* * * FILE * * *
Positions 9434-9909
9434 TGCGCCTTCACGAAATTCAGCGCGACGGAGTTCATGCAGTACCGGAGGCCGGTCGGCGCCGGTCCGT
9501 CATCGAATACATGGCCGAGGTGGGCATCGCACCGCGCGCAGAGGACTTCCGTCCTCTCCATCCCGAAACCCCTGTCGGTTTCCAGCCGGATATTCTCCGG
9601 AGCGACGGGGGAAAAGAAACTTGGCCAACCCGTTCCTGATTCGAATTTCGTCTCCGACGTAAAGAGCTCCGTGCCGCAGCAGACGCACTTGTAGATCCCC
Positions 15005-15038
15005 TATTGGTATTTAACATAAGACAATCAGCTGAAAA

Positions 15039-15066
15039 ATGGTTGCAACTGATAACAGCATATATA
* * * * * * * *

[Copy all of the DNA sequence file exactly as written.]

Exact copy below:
Positions 9434-9909
9434 TGCGCCTTCACGAAATTCAGCGCGACGGAGTTCATGCAGTACCGGAGGCCGGTCGGCGCCGGTCCGT
9501 CATCGAATACATGGCCGAGGTGGGCATCGCACCGCGCGCAGAGGACTTCCGTCCTCTCCATCCCGAAACCCCTGTCGGTTTCCAGCCGGATATTCTCCGG
9601 AGCGACGGGGGAAAAGAAACTTGGCCAACCCGTTCCTGATTCGAATTTCGTCTCCGACGTAAAGAGCTCCGTGCCGCAGCAGACGCACTTGTAGATCCCC
Positions 15005-15038
15005 TATTGGTATTTAACATAAGACAATCAGCTGAAAA

Positions 15039-15066
15039 ATGGTTGCAACTGATAACAGCATATATA